Good things come to those who wait.

That’s what we were told as children when learning a lesson in patience. That’s also something that investors of BlackBerry Ltd. (TSX:BB)(NASDAQ:BBRY) have been saying for years as the company continues to evolve through a multi-year turnaround.

The beleaguered company has been undergoing a turnaround for the past several years. The company has transitioned from being a hardware company that has software into a software company that offers niche enterprise solutions and services which also has a line of hardware (that’s built by someone else).

BB10 was only a part of QNX

When BlackBerry purchased the QNX and built out the proprietary BB10 operating system, pundits were hailing the fresh ideas and innovations, but at the same time they noted that it was too little, too late.

What those same industry pundits somewhat dismissed was the opportunity that QNX presented to BlackBerry. This opportunity extends into multiple industries where QNX already runs on millions of devices from medical systems and nuclear power plants all the way up to the space program. QNX’s usage in the automotive industry specifically has drawn a lot of attention of late, and for good reason.

QNX is used in a growing number of automobiles for connectivity and infotainment systems. QNX is lightweight, secure, and scalable, which is exactly what automotive suppliers are looking for. Even better, QNX is already installed in over 60 million vehicles worldwide, serving as a base from which other software systems can connect to. Simply stated, your iOS or Android connection to your vehicle is likely running on top of a secure BlackBerry QNX install.

Yes, you read that right. BlackBerry’s QNX is likely powering the core of your vehicle infotainment system. And it’s about to get a lot more exposure thanks to a deal with Ford Motor Company (NYSE:F).

BlackBerry’s deal with Ford

Last month BlackBerry signed an agreement with Ford that effectively started an evolutionary change in the automotive industry supply chain, particularly with respect to computer infotainment systems.

Infotainment and navigation systems have typically been viewed as an afterthought by automotive manufacturers. Historically, when an automotive company desired a feature, such as navigation, it was provided for by number of third-party suppliers. There was little to any regard given on the part of the automotive company with respect to how the systems were designed or operated. Essentially, they found someone else to add the feature, and it just worked.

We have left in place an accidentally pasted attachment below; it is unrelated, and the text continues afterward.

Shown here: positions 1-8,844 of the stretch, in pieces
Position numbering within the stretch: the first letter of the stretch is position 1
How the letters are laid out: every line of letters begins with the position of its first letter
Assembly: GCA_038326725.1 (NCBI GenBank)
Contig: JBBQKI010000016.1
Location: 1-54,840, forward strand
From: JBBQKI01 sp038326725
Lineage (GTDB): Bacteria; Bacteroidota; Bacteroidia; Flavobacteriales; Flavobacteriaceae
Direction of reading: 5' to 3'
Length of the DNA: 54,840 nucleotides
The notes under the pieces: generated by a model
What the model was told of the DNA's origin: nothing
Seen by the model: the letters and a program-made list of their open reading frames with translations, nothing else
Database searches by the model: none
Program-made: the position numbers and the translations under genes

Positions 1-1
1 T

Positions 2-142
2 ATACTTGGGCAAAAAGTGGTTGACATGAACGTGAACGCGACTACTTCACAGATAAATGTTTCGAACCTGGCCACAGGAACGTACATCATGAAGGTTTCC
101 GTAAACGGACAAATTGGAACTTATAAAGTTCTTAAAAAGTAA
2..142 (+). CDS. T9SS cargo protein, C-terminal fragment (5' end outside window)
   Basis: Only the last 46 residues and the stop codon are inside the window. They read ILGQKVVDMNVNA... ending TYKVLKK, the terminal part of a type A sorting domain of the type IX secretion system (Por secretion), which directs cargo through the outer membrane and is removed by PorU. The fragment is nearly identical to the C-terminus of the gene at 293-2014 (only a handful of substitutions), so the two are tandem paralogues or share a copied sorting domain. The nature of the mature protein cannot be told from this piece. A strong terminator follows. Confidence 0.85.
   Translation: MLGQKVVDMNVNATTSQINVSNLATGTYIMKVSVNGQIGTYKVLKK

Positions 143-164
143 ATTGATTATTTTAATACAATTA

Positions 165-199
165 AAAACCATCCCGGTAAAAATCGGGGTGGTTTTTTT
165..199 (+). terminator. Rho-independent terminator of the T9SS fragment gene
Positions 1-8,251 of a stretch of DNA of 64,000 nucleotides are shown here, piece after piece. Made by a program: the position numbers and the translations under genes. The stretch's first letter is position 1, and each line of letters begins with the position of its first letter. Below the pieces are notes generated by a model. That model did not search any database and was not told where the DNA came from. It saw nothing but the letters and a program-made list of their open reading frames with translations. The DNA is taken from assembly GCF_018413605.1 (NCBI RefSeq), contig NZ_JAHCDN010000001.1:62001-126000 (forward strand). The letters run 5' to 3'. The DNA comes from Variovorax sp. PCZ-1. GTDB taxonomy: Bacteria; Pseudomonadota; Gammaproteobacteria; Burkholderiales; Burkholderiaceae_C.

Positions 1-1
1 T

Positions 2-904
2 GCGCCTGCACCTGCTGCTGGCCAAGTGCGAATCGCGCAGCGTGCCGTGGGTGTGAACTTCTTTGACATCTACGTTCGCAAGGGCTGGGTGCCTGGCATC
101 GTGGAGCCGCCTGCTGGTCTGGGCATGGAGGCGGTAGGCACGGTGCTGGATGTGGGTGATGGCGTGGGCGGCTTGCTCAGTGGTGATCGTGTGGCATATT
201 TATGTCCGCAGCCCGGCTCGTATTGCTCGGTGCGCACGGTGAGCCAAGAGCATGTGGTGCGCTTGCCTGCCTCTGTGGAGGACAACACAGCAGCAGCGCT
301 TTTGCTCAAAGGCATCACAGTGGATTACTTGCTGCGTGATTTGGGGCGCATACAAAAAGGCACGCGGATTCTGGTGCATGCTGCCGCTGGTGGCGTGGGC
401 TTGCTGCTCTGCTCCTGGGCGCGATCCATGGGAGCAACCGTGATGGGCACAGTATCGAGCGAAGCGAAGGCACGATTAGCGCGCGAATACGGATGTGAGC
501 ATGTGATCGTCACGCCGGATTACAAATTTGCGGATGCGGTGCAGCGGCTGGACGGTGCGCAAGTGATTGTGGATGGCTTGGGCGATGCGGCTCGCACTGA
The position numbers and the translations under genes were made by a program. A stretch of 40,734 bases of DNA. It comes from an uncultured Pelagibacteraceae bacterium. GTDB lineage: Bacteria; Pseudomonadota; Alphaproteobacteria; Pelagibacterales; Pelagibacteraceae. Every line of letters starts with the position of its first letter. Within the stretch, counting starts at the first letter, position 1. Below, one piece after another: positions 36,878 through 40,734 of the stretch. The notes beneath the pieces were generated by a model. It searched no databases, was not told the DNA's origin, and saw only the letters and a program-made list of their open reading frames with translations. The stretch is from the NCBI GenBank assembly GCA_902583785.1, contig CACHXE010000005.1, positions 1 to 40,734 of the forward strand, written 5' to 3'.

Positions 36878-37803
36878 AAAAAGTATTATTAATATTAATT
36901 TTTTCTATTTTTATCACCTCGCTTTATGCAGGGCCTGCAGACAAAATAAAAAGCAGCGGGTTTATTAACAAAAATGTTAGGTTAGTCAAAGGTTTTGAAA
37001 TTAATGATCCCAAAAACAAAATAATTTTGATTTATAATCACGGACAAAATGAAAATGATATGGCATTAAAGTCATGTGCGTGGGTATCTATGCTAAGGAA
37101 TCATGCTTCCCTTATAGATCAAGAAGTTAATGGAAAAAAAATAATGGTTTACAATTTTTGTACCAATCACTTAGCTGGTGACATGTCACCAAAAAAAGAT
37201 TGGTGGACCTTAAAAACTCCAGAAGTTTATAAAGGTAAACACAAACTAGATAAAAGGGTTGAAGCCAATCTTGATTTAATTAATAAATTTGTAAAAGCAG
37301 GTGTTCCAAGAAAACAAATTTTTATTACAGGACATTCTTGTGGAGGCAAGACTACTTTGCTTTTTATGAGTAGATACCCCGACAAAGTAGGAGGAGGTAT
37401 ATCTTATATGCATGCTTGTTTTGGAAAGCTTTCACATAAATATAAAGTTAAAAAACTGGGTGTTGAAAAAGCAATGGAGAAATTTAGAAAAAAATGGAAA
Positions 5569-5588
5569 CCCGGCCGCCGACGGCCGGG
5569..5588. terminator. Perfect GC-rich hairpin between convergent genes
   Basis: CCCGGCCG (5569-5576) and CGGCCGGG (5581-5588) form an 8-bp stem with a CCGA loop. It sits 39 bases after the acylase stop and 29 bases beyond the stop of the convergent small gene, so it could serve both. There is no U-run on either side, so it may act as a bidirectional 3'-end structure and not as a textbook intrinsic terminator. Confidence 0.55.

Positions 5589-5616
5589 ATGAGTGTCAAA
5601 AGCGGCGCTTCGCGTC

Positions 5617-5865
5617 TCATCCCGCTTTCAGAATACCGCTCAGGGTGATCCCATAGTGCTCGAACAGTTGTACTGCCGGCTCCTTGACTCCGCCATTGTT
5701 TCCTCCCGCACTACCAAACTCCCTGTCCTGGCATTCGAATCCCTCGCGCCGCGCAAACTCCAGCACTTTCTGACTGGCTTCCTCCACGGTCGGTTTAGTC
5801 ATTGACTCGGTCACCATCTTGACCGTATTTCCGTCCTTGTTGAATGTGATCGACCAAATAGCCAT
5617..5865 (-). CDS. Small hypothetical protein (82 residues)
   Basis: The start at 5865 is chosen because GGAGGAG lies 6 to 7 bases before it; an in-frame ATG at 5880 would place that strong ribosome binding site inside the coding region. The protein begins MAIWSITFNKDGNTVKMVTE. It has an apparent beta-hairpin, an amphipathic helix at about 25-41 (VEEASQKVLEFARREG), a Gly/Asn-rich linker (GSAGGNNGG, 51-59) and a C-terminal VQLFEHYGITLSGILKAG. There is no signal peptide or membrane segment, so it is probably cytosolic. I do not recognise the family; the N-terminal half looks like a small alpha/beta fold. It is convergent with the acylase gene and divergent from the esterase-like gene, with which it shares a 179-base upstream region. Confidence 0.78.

Software functionality is increasingly becoming more of a factor in consumers selecting the right vehicle, much like the breadth of the eco-system of a smartphone operating system drives the adoption and ultimately the success or failure of that platform. This is where BB10 failed, and this where BlackBerry, which already has a significant presence in the automotive industry, is forging ahead.

The deal with Ford provides the company with a dedicated team of QNX engineers that will be tasked with integrating various QNX software products. In a win-win deal for both parties, BlackBerry essentially jumps the queue and works directly with the automotive manufacturer, while pressing ahead with further developing the software.

As for Ford, the automotive giant will finally get an integrated software solution that should seamlessly integrate into its vehicles.

Is BlackBerry a good investment?

While the company’s turnaround continues, I would be remiss if I didn’t mention that this deal with Ford intrigues and excites me at the same time.

BlackBerry is doubling down on a market that it already has a significant presence in, which should result in significant growth of revenue and market share over time. Ford is by no means the only automotive manufacturer using and interested in QNX, and BlackBerry hinted that it would be working with other manufacturers and not forking QNX development just for Ford.

Finally, let’s not forget that BlackBerry’s core business–software and services–continues to grow in market share, which should see the company start to register a profit soon.

BlackBerry is still a risky investment, but the potential long-term appeal as an investor is growing by the quarter.

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Fool contributor Demetris Afxentiou owns shares of Ford. David Gardner owns shares of Ford. The Motley Fool owns shares of Ford.